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The Old Library is home to around 50,000 early printed books, amongst them such scientific highlights as William Gilbert's de Magnete (1600), in which he coins the word 'electricity', to Newton's Philosophiae Naturalis Principia Mathematica (1687), introducing his three laws of motion.

Robert Hooke (1635-1702) was a remarkable man, known in particular for his scientific work in the fields of mechanics and microscopy. Most will know of him from their school days due to Hooke’s Law, which defines the relationship between the force applied to an elastic object, and its extension. However, his research also extended to microscopy, with many of his contributions being made in “Micrographia” published in 1665. It was the first such work to be devoted to the study, and included illustrations of his observations, highlighting what the microscope could do for biological research.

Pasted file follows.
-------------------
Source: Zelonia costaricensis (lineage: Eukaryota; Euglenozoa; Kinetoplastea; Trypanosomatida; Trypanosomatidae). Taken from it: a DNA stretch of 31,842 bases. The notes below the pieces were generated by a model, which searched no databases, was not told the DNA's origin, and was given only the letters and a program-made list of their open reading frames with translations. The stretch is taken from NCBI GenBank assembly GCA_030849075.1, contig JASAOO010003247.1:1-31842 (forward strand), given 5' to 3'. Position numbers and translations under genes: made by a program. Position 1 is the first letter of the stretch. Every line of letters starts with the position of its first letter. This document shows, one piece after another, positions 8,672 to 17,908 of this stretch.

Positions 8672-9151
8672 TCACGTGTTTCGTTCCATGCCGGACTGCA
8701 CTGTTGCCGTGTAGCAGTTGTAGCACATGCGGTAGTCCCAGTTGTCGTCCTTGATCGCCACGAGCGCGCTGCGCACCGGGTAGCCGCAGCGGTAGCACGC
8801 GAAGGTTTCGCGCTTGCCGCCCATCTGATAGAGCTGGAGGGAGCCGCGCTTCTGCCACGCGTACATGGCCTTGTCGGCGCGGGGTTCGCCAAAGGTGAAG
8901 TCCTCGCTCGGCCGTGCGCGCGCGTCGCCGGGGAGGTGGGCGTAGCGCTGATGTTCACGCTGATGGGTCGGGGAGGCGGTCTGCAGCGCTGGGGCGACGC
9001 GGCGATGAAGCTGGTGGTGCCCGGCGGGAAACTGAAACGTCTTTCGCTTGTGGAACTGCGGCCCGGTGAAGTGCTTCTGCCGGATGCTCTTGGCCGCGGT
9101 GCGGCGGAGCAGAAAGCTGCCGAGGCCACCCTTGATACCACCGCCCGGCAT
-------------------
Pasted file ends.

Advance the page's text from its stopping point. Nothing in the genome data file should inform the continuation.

Through his work he discovered the cell, by his examination of cork. Hooke is thought to have chosen the word because the units he observed reminded him of the cells of a monastery.

....I could exceedingly plainly perceive it to be all perforated and porous, much like a Honey-comb, but that the pores of it were not regular….these pores, or cells,…were indeed the first microscopical pores I ever saw, and perhaps, that were ever seen, for I had not met with any Writer or Person, that had made any mention of them before this…

A free electronic version of this volume has been produced by Project Gutenberg.


This Special Collections Spotlight article was contributed on 7 August 2013 by Rachel Walker, Library Projects Assistant (Maternity Cover).